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Steven Spielberg explains how Netflix's 'Squid Game' has upended the entertainment landscape
Not even the king of Hollywood can deny the cultural impact of the South Korean hit.
Despite his previous gripes with the world of streaming, not even the king of Hollywood can deny the cultural impact of Netflix's Squid Game. Speaking at a panel ahead of the Producers Guild of America Awards Sunday, Steven Spielberg explained how the sleeper hit from South Korea has totally upended the natural order of the entertainment industry for the better.
“Squid Game comes along and changes the math entirely for all of us. Thank you, Ted," said the Oscar-winning filmmaker (via Deadline), referring to the company's co-CEO, Ted Sarandos. He continued: “A long time ago it was domestic stars that brought the audience into movies. Today, it’s interesting, unknown people can star entire miniseries, can be in movies.”
“What’s interesting is you can mix and match them also,” added Todd Black, a producer on Amazon's Being the Ricardos. “It’s really wonderful to be able to say, ‘Okay, I’m going to have a star in a smaller role. I’m going to have an unknown in the lead role' ... Now, you can go to the streaming service or the studio and say, ‘Okay, well, I’ll get name the name to play for three days in this role but I’m going to go with a total unknown.' Nine times out of 10 if the script is good enough and the budget is small enough, you can pull that off.”
Using Black's comments as a springboard, Spielberg clarified that hiring more obscure faces is an enticing prospect for studios if the director can also lock down a household name to draw in audiences. “They do need an anchor,” he explained. "If there’s an anchor they’re familiar with you can surround them with lesser-known faces."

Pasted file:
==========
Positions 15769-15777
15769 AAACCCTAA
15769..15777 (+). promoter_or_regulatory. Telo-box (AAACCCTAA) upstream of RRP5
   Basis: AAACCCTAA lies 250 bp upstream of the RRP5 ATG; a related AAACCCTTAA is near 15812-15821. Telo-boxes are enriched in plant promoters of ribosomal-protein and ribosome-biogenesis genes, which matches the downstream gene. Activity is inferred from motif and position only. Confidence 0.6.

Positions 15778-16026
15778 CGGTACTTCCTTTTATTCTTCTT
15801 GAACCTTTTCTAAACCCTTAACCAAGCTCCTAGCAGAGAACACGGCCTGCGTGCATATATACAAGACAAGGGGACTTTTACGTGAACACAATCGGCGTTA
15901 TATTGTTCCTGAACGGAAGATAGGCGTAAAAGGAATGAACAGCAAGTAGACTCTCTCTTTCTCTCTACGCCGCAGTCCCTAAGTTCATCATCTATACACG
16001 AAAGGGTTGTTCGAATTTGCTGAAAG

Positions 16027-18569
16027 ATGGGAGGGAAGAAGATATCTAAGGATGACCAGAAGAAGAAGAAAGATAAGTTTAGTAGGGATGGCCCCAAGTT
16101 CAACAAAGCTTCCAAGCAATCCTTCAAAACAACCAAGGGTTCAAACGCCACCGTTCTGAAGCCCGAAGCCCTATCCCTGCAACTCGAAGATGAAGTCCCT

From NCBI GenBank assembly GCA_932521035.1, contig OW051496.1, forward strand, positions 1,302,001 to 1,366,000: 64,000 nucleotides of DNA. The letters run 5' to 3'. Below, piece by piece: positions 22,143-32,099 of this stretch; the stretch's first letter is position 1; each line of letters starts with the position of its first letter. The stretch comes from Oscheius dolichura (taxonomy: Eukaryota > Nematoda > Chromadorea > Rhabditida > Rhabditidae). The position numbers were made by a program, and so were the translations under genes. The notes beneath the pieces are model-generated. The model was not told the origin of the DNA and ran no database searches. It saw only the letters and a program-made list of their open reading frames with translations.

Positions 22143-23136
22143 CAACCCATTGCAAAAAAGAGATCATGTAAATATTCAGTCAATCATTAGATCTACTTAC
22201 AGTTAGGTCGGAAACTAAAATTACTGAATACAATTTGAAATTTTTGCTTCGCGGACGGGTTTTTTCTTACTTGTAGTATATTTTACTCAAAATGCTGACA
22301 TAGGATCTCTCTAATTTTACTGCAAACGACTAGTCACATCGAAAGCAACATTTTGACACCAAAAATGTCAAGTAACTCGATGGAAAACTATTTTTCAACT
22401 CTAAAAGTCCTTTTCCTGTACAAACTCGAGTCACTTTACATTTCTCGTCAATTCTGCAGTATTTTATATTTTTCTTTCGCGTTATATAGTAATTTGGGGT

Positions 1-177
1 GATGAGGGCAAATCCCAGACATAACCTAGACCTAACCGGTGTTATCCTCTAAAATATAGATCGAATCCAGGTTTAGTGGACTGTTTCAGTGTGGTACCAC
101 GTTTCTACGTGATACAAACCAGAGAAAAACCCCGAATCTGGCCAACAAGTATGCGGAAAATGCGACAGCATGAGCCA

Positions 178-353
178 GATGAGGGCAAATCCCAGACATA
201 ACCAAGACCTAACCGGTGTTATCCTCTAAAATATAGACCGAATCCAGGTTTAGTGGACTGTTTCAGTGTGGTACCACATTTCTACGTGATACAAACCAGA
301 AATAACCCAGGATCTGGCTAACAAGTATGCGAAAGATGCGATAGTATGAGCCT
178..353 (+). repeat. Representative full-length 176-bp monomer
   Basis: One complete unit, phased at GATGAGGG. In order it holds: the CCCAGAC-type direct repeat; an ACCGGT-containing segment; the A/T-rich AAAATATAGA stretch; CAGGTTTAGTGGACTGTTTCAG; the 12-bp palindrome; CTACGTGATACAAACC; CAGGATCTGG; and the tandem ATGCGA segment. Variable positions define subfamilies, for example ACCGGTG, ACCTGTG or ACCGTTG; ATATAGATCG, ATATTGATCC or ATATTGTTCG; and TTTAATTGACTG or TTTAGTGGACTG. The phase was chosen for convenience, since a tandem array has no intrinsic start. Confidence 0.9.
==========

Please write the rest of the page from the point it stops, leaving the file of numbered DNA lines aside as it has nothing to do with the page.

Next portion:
Created by Hwang Dong-hyuk, who was nearly destitute when he wrote the series, Squid Game is centered around a high-stakes tournament where individuals in serious financial problems partake in a series of children's games for a mind-boggling sum of prize money that could solve all their problems. The competition, however, is all or nothing: if a person loses a round, they're immediately killed on the spot. Similar to Bong Joon-Ho's Parasite, the series serves as an allegory for socioeconomic divides and class inequity. At one point, the show was the hottest title on the planet with an estimated five percent of humanity tuning in.
The project recently took home three prizes — Outstanding Male Actor in a Drama Series (Lee Jung-jae), Outstanding Female Actor in a Drama Series (Jung Ho-yeon), and Outstanding Stunt Ensemble in a Television Series — at the 2022 SAG Awards.
All nine episodes of Squid Game's debut season are now streaming on Netflix, with a second (and potential third) season currently in development. In fact, the streaming titan seems to be committed to building an entire "universe" of Squid Game content.
“There will be more great games, that’s all I can say.” Dong-hyuk recently told Deadline when asked about the status of the second season. “I’m just still brainstorming and collecting the ideas for Season 2. I haven’t even started with the writing yet.”
While many of the original characters are no longer among the living, the writer-director teased he might "try something to bring them back" in the next batch of episodes. That may or may not involve a reveal of North Korean defector Kang Sae-byeok (Jung Ho-yeon) having a secret twin sister. “I could change my hair color," Ho-yeon joked. "Let’s do a little like plastic surgery.”